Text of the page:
An absolute classic, this Apple Crumble Pie is filled to the brim with juicy apples laced with cinnamon, inside of a buttery flaky pie crust and baked off with a delicious oat crumble.
Apple Crumble Pie Recipe
Can I let you in on a secret? I failed at making a good apple pie the first few years into my baking career. Even after I was making pies full-time, I never could make an apple pie I was entirely happy with. Despite trying multiple recipes, I just felt the apples were never the right consistency and it lacked that oomph of flavor I was after. Looking back now, I realize I was using whatever apple came my way from the farmer's market, or whatever my chef would order for apples and that was a big part of the problem. Things changed when I started personally working with a local farm and I got into the nitty gritty research of apples in general. I learned a lot, but most importantly I learned which apples are truly best for apple pie. For me, the holy grail is a combination of Gala and Granny Smith. Now, having found this magical medley, I've never looked back; they are not my go-to's.
The blend of Gala and Granny Smith are perfect in this Apple Crumble Pie! This pie starts off with a flaky pie crust (this one or this one works well), filled with juicy and tart cinnamon apples, topped with a crunchy oatmeal crumble. This pie is classic elegance.
Apple Crumb Pie Ingredients
Here is an overview of the ingredients needed for this recipe. The full recipe is listed below in greater detail.
- baking apples (see below for my recommendations)
- brown sugar + white sugar
- cinnamon + nutmeg
- lemon juice
- vanilla extract
Best Apple for Apple Crumb Pie
For a pie, you want to have an apple that can hold it's shape, has a nuanced flavor and a slight tartness to break up the sweetness of the sugar. Using a combination of apples is helpful because it introduces a few different types of flavors and textures to the pie.
Gala and Granny Smith apples are both good choices for apple pie because they don't get mushy after a long bake in the oven, and they have a sweet and tart flavor to them.
Here are some of the best apples for baking:
- Granny Smith
- Yellow Delicious
- Pink Lady
- Ginger Gold
Tips for Making Pie Crust
New to making pie crust? I suggest you take a look at my Ultimate Guide for All Butter Pie Crust. But here are some quick tips:
- Let the dough rest. I never advise making dough the same day you plan to bake it. It gives the dough less time to hydrate, and makes it harder to roll out. However, in a pinch, if you aren't a pie crust novice, you can make it work.
- Weigh your ingredients! Always weigh your dry ingredients, especially when it comes to baking. Check out this post on using a kitchen scale if you are new to weighing ingredients. If you absolutely refuse to weigh them, I recommend for my recipes (which use a standard 120 grams of flour per cup) that you spoon in the flour into your measuring cup, and sweep away once it's filled. If you scoop and sweep, your cup of flour will have much more than mine does. This can mess with the recipe.
- Work quickly. Especially if your kitchen is hotter than 70 degrees. Melted butter is the enemy here. If the kitchen is hot, utilize the freezer or refrigerator through the dough-making process to ensure the butter doesn't turn soft.
- The bigger the butter chunks, the flakier your pie will be. If you love the look of super flaky dough, that almost looks like puff pastry, leave at least some of your butter chunks the size of a marble. Though there is a limit for how big to leave your butter pieces, so take care to only leave a few pieces the size of a marble.
How to Make the Crumble Topping
Let's talk about that crumble topping. You can call it whatever you want: dutch apple pie, apple streusel pie, apple crumb pie; I just like to call it delicious! It's topped with a crunchy sweet oat streusel that is so straightforward to put together. Sometimes, streusel recipes call for you to cut the butter in the flour and sugar mixture. I've found that when you melt the butter, it produces a crisp crumble topping that partners so well with the juicy apple filling.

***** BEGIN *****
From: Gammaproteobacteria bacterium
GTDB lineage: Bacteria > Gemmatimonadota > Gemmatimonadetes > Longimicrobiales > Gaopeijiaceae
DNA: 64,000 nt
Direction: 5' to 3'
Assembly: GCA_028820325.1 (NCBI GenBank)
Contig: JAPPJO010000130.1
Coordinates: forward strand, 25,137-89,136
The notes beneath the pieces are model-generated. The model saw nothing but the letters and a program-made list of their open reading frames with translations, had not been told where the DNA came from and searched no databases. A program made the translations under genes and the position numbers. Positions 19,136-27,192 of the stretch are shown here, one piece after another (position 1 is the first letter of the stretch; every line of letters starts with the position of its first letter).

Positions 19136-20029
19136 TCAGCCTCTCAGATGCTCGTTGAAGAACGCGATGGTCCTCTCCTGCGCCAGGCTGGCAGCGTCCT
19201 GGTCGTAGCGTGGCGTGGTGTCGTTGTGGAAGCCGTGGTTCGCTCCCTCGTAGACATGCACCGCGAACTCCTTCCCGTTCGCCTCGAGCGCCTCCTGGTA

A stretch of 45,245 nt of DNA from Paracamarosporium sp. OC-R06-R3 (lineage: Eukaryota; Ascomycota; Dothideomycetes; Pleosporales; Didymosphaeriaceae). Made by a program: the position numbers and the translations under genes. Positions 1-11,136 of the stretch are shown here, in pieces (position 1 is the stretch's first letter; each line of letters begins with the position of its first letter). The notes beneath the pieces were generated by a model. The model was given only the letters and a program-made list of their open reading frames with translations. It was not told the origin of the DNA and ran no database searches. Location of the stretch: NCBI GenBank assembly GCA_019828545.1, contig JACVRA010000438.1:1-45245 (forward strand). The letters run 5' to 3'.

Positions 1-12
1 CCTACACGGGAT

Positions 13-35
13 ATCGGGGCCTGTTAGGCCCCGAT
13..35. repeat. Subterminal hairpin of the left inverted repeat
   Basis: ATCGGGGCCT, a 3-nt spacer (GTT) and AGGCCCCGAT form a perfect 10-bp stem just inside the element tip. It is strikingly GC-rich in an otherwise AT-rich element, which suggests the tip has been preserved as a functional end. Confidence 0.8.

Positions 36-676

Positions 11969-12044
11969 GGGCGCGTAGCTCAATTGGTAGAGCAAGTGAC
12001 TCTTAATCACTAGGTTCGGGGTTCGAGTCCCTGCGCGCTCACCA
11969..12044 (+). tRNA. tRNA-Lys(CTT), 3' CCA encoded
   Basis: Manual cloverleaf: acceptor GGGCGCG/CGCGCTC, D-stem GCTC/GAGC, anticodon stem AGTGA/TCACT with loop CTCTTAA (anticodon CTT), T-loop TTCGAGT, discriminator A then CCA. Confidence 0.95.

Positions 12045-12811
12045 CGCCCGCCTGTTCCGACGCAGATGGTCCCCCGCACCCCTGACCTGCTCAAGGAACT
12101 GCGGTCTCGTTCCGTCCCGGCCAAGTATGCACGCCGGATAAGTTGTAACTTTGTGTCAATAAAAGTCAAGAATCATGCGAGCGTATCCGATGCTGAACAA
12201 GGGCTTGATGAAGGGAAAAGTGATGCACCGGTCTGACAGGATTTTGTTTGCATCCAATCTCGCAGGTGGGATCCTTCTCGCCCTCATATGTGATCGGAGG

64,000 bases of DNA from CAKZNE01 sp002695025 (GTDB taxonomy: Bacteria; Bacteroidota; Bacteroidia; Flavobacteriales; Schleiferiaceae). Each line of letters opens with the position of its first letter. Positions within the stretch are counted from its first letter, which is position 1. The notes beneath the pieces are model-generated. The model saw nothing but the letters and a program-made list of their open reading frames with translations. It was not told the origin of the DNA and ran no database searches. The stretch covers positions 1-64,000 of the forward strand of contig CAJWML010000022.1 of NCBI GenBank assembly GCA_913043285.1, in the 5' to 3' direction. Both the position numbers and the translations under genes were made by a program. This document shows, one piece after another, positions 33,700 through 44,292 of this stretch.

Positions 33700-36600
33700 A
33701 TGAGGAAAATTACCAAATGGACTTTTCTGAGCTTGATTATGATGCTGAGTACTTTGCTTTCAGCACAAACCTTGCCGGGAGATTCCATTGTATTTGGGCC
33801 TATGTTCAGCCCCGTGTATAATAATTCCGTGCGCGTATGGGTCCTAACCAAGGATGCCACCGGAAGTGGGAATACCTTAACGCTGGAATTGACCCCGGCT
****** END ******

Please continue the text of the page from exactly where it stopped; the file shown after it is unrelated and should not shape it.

To make it you:
- Melt the butter, then turn off the heat.
- Then, stir in the streusel ingredients right inside the pot. That way you have 1 less dish to clean up!
What Causes the Pie Filling To Sink?
Apples have a ton of moisture. When the apples are cooked, they release their moisture and then shrink. When you bake an apple pie, naturally the apple filling will first puff up and then as it cools, it shrinks.
To avoid the filling from sinking too much there are a few tips to keep in mind.
First, you want to make sure your fruit is cut into semi-thin slices of apples, that are all similar in size. Aim to slice your apples no bigger than ½" thick. I use this apple peeler (affiliate link), and I highly recommend it. It's worth the money and space in the kitchen, even if you only use it a few times a year.
Second, you can macerate the fruit before you begin to bake. Macerating the fruit in sugar helps draw out the moisture from the fruit, causing the fruit to soften and shrink before it enters the pie. This step alone will drastically reduce any gap between the crust and the filling with the fruit. A trick I sometimes use (that I learned from Rose Levy Beranbaum) is to let the apples macerate longer, then strain the juice into a pot and boil it down until it has slightly thickened. This will heighten the apple flavor and ensure you don't have a thin filling.
And finally, layer in your fruit. Instead of just pouring in apple slices haphazardly, you want to literally layer in the slices of apples and try to eliminate gaps between the slices of apple. If there are large gaps between the apples, once they cook and soften that space will be filled in with the juices and cooked fruit and the pie will sink further.
If you really wanted to avoid sinking fruit filling all together, you could cook pre-cook the apple filling all together. Check out this post about making a Mile High Apple Pie for how to cook fruit filling beforehand.
Pies are one of the easiest desserts to prepare ahead of time!
As with most pies, there are a few steps you need to complete to get to the finished product. A lot of these components can be broken down into steps and done days (or weeks) in advance.